14 March 2012

Life Lessons at Starbucks

I went for a head-clearing walk yesterday, because it’s time to think about my future. The cozy days of being holed up in the house are coming to a close. Radiation might knock me on my arse, but since that hasn’t started, I’ve got to start making plans.

Nothing major, of course. But I do need to go back to work. My job, which often involves long days and traffic doesn’t seem very attractive anymore. I’m also wondering how and when (if ever) to debut my short gray hairs. And I do need to keep on top of little life chores. For example, how do I tell my accountant that she’s been replaced? Do I make the dreaded phone call or write a polite (passive/aggressive) email? Or, do I forget it all and go on a road trip with my cousin. Overwhelmed by decision-making, I choose to do nothing and go for a walk instead. Somehow I end up at a Starbucks on the Danforth, standing behind a dad and his daughter.

Planning for the Future
The daughter is looking into other pastry case and going over all the options. She’s about three feet tall, and is taking her time. Dad is coaching her on the pros and cons of each option. She likes the little cupcakes and dad tells her that’s a ‘great choice!’ But, she also finds them a bit too small, and is curious about the giant chocolate chip cookie. He says that’s also a ‘fantastic choice’ and asks her the pros and cons of her cookie. 'It’s big.' Dad says it’s big enough to share, and she scowls slightly.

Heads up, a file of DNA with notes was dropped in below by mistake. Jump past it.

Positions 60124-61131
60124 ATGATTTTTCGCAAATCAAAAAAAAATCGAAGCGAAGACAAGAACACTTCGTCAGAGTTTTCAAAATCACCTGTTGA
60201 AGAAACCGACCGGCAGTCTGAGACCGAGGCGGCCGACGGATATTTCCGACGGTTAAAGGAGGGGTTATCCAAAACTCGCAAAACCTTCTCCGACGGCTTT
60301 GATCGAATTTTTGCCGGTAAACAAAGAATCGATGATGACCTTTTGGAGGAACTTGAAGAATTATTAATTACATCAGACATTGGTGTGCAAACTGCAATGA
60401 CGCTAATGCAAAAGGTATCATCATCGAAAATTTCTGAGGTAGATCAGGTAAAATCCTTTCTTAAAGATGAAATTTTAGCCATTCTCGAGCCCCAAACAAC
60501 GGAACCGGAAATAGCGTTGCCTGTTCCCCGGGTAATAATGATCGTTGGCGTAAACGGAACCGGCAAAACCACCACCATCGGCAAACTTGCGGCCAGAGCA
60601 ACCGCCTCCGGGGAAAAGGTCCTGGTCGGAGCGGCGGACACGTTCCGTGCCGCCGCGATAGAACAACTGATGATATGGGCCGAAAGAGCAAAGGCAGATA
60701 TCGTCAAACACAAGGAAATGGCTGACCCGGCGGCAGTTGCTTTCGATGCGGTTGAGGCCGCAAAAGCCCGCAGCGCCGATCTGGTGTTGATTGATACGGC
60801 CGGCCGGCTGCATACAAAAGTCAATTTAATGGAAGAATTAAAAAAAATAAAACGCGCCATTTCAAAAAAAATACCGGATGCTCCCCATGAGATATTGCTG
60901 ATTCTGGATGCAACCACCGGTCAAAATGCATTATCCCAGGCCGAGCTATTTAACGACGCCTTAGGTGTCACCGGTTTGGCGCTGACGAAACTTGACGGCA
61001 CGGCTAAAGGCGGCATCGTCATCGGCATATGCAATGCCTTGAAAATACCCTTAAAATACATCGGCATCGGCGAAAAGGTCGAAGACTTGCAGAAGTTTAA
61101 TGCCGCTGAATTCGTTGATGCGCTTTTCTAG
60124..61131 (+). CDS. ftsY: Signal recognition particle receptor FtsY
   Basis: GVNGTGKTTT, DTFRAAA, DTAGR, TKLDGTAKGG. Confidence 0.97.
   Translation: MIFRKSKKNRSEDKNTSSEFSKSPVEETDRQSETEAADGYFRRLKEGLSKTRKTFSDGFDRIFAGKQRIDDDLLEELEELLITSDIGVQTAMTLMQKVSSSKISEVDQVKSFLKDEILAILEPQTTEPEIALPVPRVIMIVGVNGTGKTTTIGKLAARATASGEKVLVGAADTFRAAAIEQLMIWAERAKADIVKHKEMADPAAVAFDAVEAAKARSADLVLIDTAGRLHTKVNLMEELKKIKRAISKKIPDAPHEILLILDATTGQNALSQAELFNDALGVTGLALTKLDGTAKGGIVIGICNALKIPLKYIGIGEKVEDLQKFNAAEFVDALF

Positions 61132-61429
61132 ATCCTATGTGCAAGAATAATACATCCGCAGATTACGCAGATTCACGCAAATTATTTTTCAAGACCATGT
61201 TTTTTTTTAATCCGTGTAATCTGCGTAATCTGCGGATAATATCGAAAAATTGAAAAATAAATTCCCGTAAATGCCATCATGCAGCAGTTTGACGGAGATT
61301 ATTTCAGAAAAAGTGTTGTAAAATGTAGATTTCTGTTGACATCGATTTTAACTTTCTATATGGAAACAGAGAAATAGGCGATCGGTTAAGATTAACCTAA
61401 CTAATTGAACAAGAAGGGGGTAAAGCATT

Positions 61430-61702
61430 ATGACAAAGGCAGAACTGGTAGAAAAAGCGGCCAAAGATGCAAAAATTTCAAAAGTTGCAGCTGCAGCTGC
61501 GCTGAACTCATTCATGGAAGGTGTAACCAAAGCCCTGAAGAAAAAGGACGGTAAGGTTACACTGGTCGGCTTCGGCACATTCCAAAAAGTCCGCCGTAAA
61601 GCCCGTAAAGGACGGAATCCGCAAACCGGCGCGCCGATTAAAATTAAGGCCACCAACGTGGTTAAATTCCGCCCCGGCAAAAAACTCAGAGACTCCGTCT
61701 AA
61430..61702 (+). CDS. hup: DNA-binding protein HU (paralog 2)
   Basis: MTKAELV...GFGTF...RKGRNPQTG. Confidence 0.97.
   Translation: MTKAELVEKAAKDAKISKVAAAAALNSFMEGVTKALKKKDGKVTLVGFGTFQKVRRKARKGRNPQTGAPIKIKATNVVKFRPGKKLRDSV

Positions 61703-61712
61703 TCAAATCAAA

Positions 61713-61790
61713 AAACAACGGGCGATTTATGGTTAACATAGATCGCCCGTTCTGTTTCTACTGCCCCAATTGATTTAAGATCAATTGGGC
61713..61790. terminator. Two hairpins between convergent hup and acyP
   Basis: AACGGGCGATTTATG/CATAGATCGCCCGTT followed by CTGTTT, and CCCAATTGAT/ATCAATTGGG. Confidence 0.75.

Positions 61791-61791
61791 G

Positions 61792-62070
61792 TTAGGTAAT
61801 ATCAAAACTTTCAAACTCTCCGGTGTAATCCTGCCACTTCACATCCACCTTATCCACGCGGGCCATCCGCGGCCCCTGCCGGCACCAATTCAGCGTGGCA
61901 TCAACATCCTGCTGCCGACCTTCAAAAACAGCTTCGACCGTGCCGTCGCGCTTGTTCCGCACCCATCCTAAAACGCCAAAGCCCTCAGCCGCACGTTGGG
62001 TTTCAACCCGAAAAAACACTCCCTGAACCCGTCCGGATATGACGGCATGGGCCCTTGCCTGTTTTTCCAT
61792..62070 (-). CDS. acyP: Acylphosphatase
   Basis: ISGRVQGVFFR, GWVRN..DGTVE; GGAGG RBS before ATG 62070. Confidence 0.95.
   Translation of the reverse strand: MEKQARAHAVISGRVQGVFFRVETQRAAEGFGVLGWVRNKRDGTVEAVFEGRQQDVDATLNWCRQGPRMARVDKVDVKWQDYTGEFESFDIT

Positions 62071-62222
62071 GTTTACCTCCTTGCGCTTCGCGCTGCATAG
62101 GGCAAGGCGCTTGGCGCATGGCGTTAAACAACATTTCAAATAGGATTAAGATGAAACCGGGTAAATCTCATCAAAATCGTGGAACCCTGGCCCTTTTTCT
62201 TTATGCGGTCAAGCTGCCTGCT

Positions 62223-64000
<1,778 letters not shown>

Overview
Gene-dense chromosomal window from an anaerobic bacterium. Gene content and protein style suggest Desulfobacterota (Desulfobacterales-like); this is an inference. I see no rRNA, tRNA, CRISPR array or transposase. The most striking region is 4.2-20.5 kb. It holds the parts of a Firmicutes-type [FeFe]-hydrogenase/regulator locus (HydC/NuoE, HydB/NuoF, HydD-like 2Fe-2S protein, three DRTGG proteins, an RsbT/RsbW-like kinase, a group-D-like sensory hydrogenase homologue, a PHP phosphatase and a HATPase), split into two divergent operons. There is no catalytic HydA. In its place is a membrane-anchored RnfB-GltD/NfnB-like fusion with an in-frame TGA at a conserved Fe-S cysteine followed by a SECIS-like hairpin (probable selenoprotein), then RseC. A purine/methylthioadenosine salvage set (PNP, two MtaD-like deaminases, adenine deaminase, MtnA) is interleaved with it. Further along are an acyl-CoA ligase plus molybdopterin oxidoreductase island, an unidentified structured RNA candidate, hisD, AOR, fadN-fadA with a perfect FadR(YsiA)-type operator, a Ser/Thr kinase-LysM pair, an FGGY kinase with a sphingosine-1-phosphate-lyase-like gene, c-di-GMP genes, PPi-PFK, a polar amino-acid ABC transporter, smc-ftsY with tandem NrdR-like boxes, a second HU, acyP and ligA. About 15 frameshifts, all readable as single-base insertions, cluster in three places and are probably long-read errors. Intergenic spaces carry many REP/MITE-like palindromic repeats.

Normally I prefer not to be stuck behind this kind of parental life coaching. Or be at Starbucks at all, but this was kind of interesting. Dad was getting impatient. ‘Make your choice,’ he said. She looked up at him. ‘Just make your choice,’ he continued, ‘And commit.' He slapped his fist into an open palm,  like Tony Robbins, and continued, ‘Just choose what you want, and stand behind it!’

The kid looked like she was going to cry, but I was soaking it all up. Yes kid, commit! Dad was shifting into high gear, as I suspect that was his nature. ‘If you don’t make a choice, Sophie, you will end up with nothing’. Yes! That’s exactly what will happen, I thought. Which is why I ended up wandering up to Starbucks  (which I loathe) rather than tackling life at home. ‘Doing nothing gets you nowhere,’ I was tempted to chime in.  So I resolved to go home immediately to make my own coffee, write my accountant, and get in touch with my cousin.

I wanted to bring the dad home with me, and hire him as my life coach. But his daughter needed him more. Just as dad thought he’d was in the home stretch, little Sophie wanted to discuss the merits of a brownie.


  1. but I thought you wanted ME to be your life coach? I'd let you choose whatever cookie you wanted. xo

  2. YES! You are my first choice. However, your job is to get me the cookie I need, not the cookie I want, dammit!